Along the riverfront South of Quincy, residents and businesses are still picking up the pieces, and some are still wading through water.
Boats shored up, waiting for residents to take them back to their homes after they get off work are still a common site on the west side of Bonansinga drive, but there are signs that things will return to normal soon.
“We’ll we’re getting ready for Memorial Day weekend, with the flooding it did put half of my campground underwater, with my concrete pads I’m trying to let them dry out as much as possible, let the grass dry as much as possible,” said Owner of Driftwood Campground and RV Park Denise Brown.
“I’m good this weekend but next weekend I have a full house and so we’re running a little bit behind on the mowing, the pool, the roadwork, and driftwood.”
Brown’s campground is on the east side of Bonansinga. She said this week she’s playing catch up, but one aspect she doesn’t have much control over, she hopes the sun and warm weather could help her out.
“It’s the concrete pads I’m worried about putting big rigs on, a concrete pad that’s been soft underneath that’s been underwater for like a week or so,” said Brown.
On the west side of the road, many residents have been hit hard by the flood and others are still boating in and out of their homes.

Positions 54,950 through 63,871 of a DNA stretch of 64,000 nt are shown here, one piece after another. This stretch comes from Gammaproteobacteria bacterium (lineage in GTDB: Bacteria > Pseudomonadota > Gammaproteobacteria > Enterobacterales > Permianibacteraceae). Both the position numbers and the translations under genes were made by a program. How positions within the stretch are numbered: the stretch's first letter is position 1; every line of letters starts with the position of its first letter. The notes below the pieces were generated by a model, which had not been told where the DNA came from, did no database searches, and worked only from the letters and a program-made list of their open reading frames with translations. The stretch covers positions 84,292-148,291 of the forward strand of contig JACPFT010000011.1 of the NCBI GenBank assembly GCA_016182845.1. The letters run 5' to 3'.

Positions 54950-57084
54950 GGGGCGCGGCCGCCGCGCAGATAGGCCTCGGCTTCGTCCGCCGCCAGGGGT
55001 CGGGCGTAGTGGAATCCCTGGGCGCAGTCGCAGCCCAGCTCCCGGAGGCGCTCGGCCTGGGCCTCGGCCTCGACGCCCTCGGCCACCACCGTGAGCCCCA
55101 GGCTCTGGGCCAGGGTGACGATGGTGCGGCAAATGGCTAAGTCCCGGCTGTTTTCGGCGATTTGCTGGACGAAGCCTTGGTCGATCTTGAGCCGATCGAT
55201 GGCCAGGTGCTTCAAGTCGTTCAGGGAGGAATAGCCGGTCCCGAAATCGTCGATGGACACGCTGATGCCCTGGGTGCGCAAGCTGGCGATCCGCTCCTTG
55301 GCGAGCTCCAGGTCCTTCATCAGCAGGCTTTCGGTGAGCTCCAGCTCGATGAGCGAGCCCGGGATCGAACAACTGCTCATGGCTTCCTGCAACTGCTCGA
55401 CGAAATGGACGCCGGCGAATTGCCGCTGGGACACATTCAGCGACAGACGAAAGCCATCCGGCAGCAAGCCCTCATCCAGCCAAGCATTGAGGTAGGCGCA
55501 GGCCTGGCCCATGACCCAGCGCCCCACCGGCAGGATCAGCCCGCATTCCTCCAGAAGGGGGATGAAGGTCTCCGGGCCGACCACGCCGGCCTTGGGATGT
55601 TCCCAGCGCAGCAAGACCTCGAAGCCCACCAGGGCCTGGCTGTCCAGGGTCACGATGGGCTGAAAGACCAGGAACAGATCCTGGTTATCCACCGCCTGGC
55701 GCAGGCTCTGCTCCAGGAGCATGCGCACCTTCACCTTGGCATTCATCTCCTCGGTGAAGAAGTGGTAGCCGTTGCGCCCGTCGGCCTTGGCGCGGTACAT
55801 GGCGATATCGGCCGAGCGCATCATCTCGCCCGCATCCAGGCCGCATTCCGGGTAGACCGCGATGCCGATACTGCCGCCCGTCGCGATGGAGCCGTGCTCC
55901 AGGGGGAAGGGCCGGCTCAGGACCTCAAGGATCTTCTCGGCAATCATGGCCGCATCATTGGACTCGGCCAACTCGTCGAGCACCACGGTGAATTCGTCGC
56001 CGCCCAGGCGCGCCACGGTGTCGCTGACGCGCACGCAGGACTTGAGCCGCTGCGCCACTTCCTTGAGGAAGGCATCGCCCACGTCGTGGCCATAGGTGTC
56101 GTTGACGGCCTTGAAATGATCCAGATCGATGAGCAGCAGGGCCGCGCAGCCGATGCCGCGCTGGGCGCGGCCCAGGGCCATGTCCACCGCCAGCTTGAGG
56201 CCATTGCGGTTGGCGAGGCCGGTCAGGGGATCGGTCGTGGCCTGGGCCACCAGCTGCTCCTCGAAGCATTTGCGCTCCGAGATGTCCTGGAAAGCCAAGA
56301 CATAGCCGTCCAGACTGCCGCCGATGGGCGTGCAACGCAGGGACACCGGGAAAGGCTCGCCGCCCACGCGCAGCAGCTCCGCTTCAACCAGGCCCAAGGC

“We’ve been floating like ever since march, we had a little time where we didn’t have to float and all that, but other than that we’ve been boating since then, we’ve finally got it down to where we can actually walk a little bit, it’s kinda muddy out here and everything,” said Quincy Riverfront Resident Jami Moulton, adding he’s lucky they don’t have to take the boat anymore.
He said his family had to add almost half an hour to their morning routine to get ready every morning. The water came up to here on his home, and even got into his living space a bit.
“We lost a lot of stuff but we’re trying to come back up and do the best we can you know,” said Moulton.
On both sides of the road, they’re hoping things dry up as soon as possible.
“We just hope that this sun keeps shining and everything dries out,” said Brown, adding that she had to move many of the people who keep r-vs up to higher ground, and some even had to leave the park due to flooding, but most residents are back as of now.”